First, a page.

The Best Whiskey Books that Aren’t About Whiskey

We like it.

Not every book deserves to be read by the fire with a heavy rocks glass full of a decent bourbon. But the best whiskey books do.

Maybe you’re reading Technical Details of Load Bearing Tray Facilitators (March 1973), and you’re asking yourself, should I be drinking a wheated bourbon or a grain forward rye with this riveting tale?  To which we would reply, Fred, you’re at work. This is the copy room. You set the recycling bin on fire again.

Maybe you’re turning the last page of a book that really took you there. The author gave you room in the story to walk around. The characters sat down at the table with you and told you stories. It was transcendent.

Maybe you’ve been thinking you should dial back your regimen of frilly-blouse-men-in-kilts romance novels and pick up something you can sink your literary teeth into.

We got you covered with a list of the best whiskey books.

Your intrepid content writer (hi there) is also an author and has been to the library more than a few times and knows just enough about literature to be a dick at a party. He put together a list of 13 books he feels are really, really worth investing a little of your valuable time in.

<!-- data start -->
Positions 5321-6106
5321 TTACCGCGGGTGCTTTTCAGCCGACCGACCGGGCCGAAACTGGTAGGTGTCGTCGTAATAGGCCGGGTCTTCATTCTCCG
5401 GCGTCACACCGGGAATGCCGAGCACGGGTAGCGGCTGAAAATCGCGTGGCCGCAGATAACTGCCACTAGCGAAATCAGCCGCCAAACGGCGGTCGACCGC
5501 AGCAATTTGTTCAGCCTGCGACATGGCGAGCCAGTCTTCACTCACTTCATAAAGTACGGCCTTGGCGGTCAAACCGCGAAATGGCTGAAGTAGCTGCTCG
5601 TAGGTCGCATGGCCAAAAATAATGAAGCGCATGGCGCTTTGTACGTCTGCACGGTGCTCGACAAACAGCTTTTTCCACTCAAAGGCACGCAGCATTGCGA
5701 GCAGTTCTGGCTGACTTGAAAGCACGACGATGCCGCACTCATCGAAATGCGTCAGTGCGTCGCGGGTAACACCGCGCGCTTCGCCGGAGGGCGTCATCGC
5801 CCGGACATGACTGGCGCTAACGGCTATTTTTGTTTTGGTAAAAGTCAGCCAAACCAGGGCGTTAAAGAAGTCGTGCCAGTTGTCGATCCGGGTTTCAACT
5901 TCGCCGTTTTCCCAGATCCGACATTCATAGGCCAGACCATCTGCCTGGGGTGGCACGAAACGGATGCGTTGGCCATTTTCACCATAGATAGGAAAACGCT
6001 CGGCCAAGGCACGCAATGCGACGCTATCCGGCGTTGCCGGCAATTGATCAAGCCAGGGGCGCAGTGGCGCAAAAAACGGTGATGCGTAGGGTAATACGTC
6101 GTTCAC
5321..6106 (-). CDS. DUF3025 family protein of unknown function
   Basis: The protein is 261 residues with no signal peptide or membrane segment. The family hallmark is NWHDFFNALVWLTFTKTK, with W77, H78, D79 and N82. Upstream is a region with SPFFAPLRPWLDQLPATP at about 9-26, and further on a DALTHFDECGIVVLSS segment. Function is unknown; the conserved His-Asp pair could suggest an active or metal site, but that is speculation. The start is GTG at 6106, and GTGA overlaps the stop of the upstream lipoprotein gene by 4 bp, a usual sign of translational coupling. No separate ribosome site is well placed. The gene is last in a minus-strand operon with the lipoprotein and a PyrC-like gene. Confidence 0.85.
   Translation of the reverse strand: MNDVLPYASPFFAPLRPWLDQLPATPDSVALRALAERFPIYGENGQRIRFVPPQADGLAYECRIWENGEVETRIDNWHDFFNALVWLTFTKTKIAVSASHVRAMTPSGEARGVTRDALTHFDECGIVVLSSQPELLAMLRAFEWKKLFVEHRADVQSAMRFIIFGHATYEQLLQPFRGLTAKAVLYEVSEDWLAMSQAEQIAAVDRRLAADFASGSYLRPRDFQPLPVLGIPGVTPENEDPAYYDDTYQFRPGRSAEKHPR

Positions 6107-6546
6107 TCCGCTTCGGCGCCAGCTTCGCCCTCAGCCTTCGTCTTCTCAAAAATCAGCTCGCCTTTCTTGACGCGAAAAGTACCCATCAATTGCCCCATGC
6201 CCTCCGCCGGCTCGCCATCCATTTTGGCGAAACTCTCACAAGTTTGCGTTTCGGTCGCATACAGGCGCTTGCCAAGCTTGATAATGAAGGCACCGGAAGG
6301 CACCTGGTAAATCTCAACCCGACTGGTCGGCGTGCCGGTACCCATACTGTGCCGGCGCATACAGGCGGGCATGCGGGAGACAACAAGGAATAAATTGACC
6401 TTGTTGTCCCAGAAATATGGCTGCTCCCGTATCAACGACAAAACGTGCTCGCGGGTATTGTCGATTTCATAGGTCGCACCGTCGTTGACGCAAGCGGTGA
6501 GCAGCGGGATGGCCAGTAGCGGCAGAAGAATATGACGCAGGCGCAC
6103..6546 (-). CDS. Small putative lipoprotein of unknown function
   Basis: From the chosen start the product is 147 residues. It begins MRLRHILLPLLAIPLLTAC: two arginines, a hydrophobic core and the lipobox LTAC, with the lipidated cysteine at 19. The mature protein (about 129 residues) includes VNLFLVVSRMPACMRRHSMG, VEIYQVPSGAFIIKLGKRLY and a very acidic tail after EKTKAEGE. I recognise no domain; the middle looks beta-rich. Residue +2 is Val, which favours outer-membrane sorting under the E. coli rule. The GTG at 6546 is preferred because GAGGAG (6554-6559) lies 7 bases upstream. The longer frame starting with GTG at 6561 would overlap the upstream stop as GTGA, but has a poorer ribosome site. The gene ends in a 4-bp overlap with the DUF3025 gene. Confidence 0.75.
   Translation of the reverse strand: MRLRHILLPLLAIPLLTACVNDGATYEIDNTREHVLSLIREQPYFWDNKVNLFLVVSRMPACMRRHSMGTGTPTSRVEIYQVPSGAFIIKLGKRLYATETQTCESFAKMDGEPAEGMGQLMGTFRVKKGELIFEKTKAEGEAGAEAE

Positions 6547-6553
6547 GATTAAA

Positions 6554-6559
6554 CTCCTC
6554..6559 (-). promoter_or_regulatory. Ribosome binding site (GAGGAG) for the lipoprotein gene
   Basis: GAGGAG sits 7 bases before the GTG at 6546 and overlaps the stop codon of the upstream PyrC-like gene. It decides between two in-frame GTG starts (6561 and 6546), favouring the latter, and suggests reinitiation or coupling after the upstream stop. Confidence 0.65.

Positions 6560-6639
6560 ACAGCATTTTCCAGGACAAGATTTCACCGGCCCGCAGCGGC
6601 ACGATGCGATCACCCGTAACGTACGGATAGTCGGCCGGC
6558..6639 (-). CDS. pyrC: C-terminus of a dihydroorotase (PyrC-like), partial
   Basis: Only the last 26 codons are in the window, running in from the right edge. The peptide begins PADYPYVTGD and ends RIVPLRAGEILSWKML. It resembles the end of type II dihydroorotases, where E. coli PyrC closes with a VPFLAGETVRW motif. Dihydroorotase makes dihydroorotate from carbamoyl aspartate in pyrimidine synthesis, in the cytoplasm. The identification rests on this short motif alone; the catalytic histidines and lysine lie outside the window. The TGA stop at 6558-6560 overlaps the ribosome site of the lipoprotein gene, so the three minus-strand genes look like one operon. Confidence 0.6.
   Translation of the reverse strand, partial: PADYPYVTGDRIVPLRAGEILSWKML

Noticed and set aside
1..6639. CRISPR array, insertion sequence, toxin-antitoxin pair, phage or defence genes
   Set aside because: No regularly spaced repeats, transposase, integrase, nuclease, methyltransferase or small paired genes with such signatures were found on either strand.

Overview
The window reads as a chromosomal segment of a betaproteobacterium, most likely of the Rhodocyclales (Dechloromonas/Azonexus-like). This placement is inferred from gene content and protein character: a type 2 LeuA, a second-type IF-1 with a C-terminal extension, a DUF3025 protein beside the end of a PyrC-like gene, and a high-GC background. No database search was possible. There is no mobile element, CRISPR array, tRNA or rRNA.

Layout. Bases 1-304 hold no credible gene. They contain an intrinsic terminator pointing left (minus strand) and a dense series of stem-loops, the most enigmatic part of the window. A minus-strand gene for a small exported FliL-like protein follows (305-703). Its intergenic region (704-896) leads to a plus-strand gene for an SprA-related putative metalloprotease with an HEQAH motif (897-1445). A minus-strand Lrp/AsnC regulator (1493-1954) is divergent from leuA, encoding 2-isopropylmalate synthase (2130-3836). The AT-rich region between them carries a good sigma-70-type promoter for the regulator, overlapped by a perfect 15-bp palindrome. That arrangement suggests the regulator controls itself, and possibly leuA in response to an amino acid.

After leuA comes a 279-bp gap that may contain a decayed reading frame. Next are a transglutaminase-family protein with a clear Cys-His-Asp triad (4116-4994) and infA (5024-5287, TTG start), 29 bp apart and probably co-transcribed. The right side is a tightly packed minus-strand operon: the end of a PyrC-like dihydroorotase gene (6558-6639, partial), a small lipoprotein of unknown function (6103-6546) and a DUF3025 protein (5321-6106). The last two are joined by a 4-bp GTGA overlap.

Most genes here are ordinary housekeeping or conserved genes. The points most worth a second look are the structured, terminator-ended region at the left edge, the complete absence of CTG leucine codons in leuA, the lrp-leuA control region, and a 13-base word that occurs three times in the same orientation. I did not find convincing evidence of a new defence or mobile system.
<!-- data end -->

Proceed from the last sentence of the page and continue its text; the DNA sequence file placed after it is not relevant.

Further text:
These are classic American books (except for two) by authors who tore through whiskey like there was no tomorrow. By authors who were fastidious drinkers but wrote characters who drowned in a bottle of rye. These are writers who became vessels for language, who understood the importance of an author getting the hell out of the way of their words. These are the back of the bus writers. The night shift. The mad, crazed, knife-wielding genius kitchen crew. These authors will fuck you up right.

However, these are not the most popular titles

You’ll recognize most of them—or you’ll know the author at least. But maybe you didn’t know about this one book they wrote that never makes the cut on best-of lists. A book like Bukowski’s Factotum, which is really his best novel, his most perfunctory prose. Or a book like Hunter S. Thompson’s Generation of Swine, where the drug and whiskey-fueled gonzo journalist is at his most acerbic, his angriest, and it’s fucking amazing.


You can’t go wrong here. It has everything: booze, murder, famine, vicious wit, drugs, guns, murder, and laugh-out-loud passages that’ll get you kicked off a jury; also murder.

Here. We made this video about it. Seriously, we’re busy.

Oh, My GOD! How do we get this incredible pamphlet?

I’m so glad you asked. Just click on the book in the image below or on the button below the image if image-clicking isn’t your thing.

Author: Bull Garlington
Bull Garlington is an author and columnist in Chicago who writes about the madness of travel, analog tools, food, wine, and whiskey. Garlington lives with [his attorney], smokes black cavendish, hikes the easy trails, and makes a mean gumbo yaya.